Inside The Grand People's Study House, where students work at computers in winter coats.

Source: David Guttenfelder/AP

A view from the Grand People's Study House looking towards two Kim mosaics and a 3,000-unit apartment complex.

Source: David Guttenfelder/AP

Two women tend to infants in the Pyongyang Maternity Hospital.

Source: David Guttenfelder/AP

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Here's The Best Time To Buy Everything


Lulu Lemon shoppers with shopping bagsSometimes, finding the best deals has more to do when when you shop than where.

"There really is a best time to do just about anything and everything, and that's especially true when it comes to buying things," writes Mark Di Vincenzo in his book, "Buy Ketchup in May and Fly at Noon"

Using tips from Di Vincenzo, along with time-tested advice from sources like DealNews and Mint, we've complied dozens of examples of the best times to buy just about everything. 

Click here to see the full guide >

Or, browse by quarter via the links below:







Bike lanes stay pretty empty in January, making stores roll out the deals on their stock of Schwinns.

New models will start rolling in by the middle of next month.


Slapping on a fresh coat of paint is a task normally reserved for the summer.

Home improvement stores often offer discounts in the winter.

See the rest of the story at Business Insider

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This Fitness Storage Belt Is The Perfect Accessory For Runners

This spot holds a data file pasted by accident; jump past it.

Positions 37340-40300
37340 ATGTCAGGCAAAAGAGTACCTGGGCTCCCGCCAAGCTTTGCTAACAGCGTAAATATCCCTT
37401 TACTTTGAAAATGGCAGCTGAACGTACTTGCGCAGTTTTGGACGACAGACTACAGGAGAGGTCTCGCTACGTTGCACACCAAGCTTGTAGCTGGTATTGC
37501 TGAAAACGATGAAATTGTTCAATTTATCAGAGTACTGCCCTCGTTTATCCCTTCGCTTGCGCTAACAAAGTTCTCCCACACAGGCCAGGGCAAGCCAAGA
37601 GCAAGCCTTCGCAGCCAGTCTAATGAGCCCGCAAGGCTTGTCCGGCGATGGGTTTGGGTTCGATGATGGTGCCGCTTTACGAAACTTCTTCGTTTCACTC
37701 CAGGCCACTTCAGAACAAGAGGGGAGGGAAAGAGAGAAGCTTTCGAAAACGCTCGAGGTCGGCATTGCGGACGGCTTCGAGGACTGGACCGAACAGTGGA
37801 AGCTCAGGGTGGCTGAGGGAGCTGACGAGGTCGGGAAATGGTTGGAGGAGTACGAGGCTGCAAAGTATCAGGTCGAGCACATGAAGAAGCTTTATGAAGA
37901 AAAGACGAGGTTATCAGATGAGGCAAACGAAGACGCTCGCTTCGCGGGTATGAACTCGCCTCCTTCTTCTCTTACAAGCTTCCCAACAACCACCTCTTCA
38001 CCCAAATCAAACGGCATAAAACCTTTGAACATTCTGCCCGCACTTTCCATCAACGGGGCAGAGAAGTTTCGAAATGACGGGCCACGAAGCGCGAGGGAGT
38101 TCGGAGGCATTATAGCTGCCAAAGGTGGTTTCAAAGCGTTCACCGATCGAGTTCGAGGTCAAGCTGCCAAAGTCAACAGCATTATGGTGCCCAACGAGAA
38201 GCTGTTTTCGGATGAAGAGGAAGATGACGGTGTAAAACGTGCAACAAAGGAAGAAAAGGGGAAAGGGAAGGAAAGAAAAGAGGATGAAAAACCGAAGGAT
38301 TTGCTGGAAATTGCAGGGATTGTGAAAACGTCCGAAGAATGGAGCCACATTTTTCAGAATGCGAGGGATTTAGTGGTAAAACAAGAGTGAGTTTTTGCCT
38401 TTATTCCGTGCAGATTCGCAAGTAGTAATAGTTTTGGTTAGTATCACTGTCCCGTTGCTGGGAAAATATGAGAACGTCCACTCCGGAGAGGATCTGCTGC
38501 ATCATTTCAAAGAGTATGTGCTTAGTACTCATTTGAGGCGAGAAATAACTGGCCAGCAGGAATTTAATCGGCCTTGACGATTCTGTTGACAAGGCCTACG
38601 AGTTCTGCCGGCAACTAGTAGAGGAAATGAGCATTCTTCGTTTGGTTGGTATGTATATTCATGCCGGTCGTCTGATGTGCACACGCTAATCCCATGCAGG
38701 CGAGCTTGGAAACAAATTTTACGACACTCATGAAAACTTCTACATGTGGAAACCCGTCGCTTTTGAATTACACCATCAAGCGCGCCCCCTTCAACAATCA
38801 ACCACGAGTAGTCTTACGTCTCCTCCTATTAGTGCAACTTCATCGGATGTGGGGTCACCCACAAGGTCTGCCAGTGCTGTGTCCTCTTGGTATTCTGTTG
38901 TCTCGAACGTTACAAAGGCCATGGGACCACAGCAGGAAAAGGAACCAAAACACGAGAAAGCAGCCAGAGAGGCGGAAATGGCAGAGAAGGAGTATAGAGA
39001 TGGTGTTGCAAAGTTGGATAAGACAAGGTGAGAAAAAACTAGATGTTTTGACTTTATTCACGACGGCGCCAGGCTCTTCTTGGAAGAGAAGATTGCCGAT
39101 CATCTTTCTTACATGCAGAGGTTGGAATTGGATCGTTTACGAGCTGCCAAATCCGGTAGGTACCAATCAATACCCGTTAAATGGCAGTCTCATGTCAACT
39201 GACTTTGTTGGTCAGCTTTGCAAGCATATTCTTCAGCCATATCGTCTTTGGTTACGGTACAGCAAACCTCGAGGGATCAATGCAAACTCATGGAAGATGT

This is the FlipBelt Fitness Storage Belt.

Why We Love It: Running outside is great — except when you're trying to store your house keys, phone, earbuds, protein bar, Epipen, ID, or anything else you might want to take along with you. Most fitness gear has an inside pocket, but nothing is ever big enough to store all the things you need.

The FlipBelt is a wide poly spandex belt that has multi-access pocket openings. The idea is really simple: you put the items in and then flip the belt over.

The belt is designed to not ride up, and it's odor resistant, reflective, and machine washable. It comes in a number of colors, and looks just like an average waistband on shorts or pants.

FlipBelt storage for running


FlipBelt storage for running


Where To Buy: Available through OpenSky and The FlipBelt website.

Cost: $25.

Want to nominate a cool product for Stuff We Love? Send an email to Megan Willett at mwillett@businessinsider.com with "Stuff We Love" in the subject line.

SEE ALSO: The Kogeto Dot For iPhones Lets You Shoot 360-Degree Video

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Property Tycoon Buys One Of London's Biggest Homes For A Record $120 Million


one cornwall terrace londonNearly a year and a half after it hit the market for a whopping $160 million, London's One Cornwall Terrace has sold to British property tycoon Marcus Cooper, according to The Sun.

He reportedly paid $120 million for the home, significantly less than its asking price. Even with the discount, it's a record price for a terraced home, The Sun reports.

The 21,500-square-foot mansion, near Regent's Park, is named after King George IV, who was originally the Duke Of Cornwall. It has seven bedrooms, nine bathrooms, and 11 reception rooms.

It was the official London residence of the New Zealand High Commissioner from 1955 until the 1970s, and was later occupied by squatters, according to The Sun.

But it later went a full restoration, and now includes a sports complex with an indoor swimming pool, iPad-controlled lighting, and a 40-meter landscaped garden.

Cooper, founder of Marcus Cooper Group, is a property developer in London whose portfolio includes residential and commercial properties throughout the city.

SEE ALSO: Nantucket's Most Expensive Estate Gets An $11.5 Million Price Chop

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JUDGE BLOCKS BLOOMBERG'S SODA BAN — Calls It 'Arbitrary And Capricious'